Most of El Faro's journalists are still in El Salvador, and they continue to sign their own stories. For now, most of the government's legal actions have been directed against the newspaper's as an institution, but individuals are also exposed. The above mentioned Gag Law, for example, leaves room for journalists to be arrested.

For now, the newspaper's strategy has been to take precautions and adopt special security measures. "There are journalists who have been out of the country for some time, [and then] they come back. As long as we can, we will continue in El Salvador," Dada said. "It's not that journalists are not at risk, but as long as they don't take another step, which they could take at any moment, our intention is for the newsroom to continue to be in San Salvador."

In addition to judicial harassment, journalists are also exposed to an intense campaign of misinformation and the promotion of resentment. In November last year, a Reuters investigation revealed that the Bukele government funds a troll and bot machine to discredit and intimidate journalists.

It's not just El Faro journalists who are at risk. Other independent news outlets, such as Factum and El Gato Encerrado magazines, continue to work in the country. Dada says that the El Faro team, as the most internationally visible publication, feels a responsibility towards these colleagues.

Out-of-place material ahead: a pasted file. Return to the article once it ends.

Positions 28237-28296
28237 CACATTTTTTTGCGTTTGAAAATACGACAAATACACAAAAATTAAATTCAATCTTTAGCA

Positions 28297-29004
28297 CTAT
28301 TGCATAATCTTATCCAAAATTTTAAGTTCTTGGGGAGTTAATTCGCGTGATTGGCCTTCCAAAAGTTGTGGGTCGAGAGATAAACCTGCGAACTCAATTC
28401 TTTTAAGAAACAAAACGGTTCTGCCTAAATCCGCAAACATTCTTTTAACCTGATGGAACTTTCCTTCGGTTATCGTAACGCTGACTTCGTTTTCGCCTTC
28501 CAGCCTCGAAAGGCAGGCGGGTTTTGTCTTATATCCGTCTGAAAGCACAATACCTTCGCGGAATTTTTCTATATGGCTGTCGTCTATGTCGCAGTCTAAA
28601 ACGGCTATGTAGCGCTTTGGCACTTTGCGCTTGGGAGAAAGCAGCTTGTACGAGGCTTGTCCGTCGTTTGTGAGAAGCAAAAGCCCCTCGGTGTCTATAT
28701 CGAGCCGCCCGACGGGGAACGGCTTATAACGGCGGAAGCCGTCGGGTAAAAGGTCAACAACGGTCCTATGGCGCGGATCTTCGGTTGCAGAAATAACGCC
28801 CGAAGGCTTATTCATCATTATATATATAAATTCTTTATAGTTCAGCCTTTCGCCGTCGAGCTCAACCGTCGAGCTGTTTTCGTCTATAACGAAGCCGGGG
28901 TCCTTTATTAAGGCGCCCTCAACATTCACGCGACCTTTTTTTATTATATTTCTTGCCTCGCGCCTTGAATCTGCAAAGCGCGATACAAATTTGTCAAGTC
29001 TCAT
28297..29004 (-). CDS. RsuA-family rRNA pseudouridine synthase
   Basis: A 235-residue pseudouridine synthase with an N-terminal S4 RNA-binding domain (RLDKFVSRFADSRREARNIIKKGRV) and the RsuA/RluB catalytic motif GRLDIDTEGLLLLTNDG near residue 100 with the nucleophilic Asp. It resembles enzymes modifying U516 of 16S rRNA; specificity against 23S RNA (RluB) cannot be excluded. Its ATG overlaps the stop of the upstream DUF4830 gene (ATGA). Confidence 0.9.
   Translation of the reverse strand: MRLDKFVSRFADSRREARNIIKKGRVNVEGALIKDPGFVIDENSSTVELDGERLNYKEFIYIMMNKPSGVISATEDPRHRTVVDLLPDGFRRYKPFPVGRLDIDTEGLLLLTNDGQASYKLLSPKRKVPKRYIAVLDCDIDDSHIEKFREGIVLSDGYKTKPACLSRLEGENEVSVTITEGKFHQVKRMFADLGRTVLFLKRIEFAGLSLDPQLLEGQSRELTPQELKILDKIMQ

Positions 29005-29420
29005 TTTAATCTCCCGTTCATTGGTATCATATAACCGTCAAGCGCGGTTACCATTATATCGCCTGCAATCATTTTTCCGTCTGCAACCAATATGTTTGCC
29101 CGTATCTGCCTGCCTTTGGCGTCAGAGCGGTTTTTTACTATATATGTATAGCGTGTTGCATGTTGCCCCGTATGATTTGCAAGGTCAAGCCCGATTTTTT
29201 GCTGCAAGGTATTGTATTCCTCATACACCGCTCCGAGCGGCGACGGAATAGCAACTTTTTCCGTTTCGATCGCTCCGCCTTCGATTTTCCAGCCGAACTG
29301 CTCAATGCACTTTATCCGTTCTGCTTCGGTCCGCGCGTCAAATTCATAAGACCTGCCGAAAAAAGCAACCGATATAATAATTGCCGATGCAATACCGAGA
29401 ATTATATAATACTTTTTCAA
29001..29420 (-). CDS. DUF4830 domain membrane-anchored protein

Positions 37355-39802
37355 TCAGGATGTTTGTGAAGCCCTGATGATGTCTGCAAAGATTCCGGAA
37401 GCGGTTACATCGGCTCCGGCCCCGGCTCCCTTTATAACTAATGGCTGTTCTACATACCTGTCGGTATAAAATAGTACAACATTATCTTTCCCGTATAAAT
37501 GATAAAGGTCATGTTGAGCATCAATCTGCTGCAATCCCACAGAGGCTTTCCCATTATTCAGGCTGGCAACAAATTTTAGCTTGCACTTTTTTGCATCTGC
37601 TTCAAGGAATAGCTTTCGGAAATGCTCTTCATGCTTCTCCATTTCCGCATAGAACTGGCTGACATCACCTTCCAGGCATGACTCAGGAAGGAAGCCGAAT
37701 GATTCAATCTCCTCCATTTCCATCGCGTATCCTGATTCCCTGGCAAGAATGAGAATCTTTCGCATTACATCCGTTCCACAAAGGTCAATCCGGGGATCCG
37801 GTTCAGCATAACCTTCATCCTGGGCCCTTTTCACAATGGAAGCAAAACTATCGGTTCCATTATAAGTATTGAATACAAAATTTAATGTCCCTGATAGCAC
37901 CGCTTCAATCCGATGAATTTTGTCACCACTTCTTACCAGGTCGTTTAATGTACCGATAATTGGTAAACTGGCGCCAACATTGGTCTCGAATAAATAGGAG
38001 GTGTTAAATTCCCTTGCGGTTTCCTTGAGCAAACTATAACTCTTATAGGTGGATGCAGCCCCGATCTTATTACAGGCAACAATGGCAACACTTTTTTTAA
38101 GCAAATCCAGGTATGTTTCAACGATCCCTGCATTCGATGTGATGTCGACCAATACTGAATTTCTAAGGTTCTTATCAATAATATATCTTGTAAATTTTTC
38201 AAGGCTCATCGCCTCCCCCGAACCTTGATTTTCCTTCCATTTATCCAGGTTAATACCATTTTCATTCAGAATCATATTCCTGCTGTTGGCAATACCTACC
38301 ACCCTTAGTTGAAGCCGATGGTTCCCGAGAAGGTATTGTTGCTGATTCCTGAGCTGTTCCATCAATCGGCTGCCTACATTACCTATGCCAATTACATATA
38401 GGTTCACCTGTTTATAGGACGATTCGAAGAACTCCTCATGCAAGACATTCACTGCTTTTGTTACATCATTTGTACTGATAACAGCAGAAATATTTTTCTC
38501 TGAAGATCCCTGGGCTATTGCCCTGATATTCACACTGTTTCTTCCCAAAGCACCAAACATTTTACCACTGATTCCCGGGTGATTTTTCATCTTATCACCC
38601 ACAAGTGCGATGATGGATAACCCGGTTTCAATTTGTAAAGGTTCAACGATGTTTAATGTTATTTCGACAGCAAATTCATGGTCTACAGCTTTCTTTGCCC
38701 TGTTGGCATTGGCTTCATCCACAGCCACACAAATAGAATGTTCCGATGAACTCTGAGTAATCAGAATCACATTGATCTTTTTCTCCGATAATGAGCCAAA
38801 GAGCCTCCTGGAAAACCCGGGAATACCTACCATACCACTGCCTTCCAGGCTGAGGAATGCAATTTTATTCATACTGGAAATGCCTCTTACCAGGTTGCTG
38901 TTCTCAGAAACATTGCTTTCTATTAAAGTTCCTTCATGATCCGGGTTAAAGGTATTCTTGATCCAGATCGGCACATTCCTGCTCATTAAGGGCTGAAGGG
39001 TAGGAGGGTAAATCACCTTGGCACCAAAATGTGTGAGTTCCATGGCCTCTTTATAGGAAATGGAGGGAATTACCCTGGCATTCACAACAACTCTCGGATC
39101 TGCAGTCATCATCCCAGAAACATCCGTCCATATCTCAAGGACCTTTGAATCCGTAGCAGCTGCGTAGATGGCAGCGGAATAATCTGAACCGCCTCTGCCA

"We are in constant communication with other media. There are journalists from other media who have the same threats against their heads as us," Dada said. "Against us, the harassment has been more obsessive. That is to say, silencing us would be a major lesson for all the other news outlets that do not have our, let's say, reach or our reputation."

OAS' omission

Dada had no kind words to refer to the current management of the Organization of American States (OAS), which is responsible for safeguarding democracy in the region. In 2020, during the height of the coronavirus pandemic, the organization's secretary general, Luis Almagro, labeled criticism of Bukele as "recurrent hysterical voices" and said that "we should not invent dictatorships where they do not exist."

Since then, there has been friction between the two sides, such as El Salvador's withdrawal from an OAS anti-corruption commission, and Almagro even said the country could go the way of "Venezuela, Cuba, [and] Nicaragua." 

Even with the recent criticism, Dada thinks that Almagro is lax. “The Organization of American States has proven once again that it’s a disaster. During the first years, Secretary General Almagro protected Bukele, saying those who accused him of authoritarianism were exaggerating."

The co-founder of El Faro is pleased with the work of the Inter-American Commission on Human Rights, but would like to see more work from the special rapporteur for freedom of expression, Pedro Vaca Villarreal.

"He’s been too quiet for my taste, too cautious. He has preferred to remain silent in the face of shocking situations," Dada said. "I don't think he is a person of bad faith. I simply believe that he is playing a role as if we were living ordinary moments, in a moment that is really extraordinary. We need a rapporteurship with much more strength and with much more commitment to the protection of fundamental values such as freedom of expression and of the press in Central America."